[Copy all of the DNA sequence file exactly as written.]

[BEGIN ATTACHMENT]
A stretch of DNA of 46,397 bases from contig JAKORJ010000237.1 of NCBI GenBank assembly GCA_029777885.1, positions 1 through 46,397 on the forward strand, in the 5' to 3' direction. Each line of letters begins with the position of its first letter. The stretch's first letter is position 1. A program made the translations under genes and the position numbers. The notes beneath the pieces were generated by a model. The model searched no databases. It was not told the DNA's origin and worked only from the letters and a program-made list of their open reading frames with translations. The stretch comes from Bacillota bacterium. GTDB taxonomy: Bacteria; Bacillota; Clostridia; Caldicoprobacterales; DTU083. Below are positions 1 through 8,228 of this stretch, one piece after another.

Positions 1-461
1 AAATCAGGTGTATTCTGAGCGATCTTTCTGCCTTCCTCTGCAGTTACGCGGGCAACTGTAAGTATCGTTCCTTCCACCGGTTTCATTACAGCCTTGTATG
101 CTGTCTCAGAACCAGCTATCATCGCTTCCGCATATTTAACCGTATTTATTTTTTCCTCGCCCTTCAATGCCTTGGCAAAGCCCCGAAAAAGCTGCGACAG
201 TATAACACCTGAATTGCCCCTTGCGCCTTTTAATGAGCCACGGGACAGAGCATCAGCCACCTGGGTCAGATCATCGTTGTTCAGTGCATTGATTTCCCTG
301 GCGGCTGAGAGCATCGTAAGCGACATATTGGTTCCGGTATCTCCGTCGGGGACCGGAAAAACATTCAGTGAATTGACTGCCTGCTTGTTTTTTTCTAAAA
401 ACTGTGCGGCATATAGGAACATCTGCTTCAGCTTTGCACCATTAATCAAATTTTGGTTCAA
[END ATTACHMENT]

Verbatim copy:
A stretch of DNA of 46,397 bases from contig JAKORJ010000237.1 of NCBI GenBank assembly GCA_029777885.1, positions 1 through 46,397 on the forward strand, in the 5' to 3' direction. Each line of letters begins with the position of its first letter. The stretch's first letter is position 1. A program made the translations under genes and the position numbers. The notes beneath the pieces were generated by a model. The model searched no databases. It was not told the DNA's origin and worked only from the letters and a program-made list of their open reading frames with translations. The stretch comes from Bacillota bacterium. GTDB taxonomy: Bacteria; Bacillota; Clostridia; Caldicoprobacterales; DTU083. Below are positions 1 through 8,228 of this stretch, one piece after another.

Positions 1-461
1 AAATCAGGTGTATTCTGAGCGATCTTTCTGCCTTCCTCTGCAGTTACGCGGGCAACTGTAAGTATCGTTCCTTCCACCGGTTTCATTACAGCCTTGTATG
101 CTGTCTCAGAACCAGCTATCATCGCTTCCGCATATTTAACCGTATTTATTTTTTCCTCGCCCTTCAATGCCTTGGCAAAGCCCCGAAAAAGCTGCGACAG
201 TATAACACCTGAATTGCCCCTTGCGCCTTTTAATGAGCCACGGGACAGAGCATCAGCCACCTGGGTCAGATCATCGTTGTTCAGTGCATTGATTTCCCTG
301 GCGGCTGAGAGCATCGTAAGCGACATATTGGTTCCGGTATCTCCGTCGGGGACCGGAAAAACATTCAGTGAATTGACTGCCTGCTTGTTTTTTTCTAAAA
401 ACTGTGCGGCATATAGGAACATCTGCTTCAGCTTTGCACCATTAATCAAATTTTGGTTCAA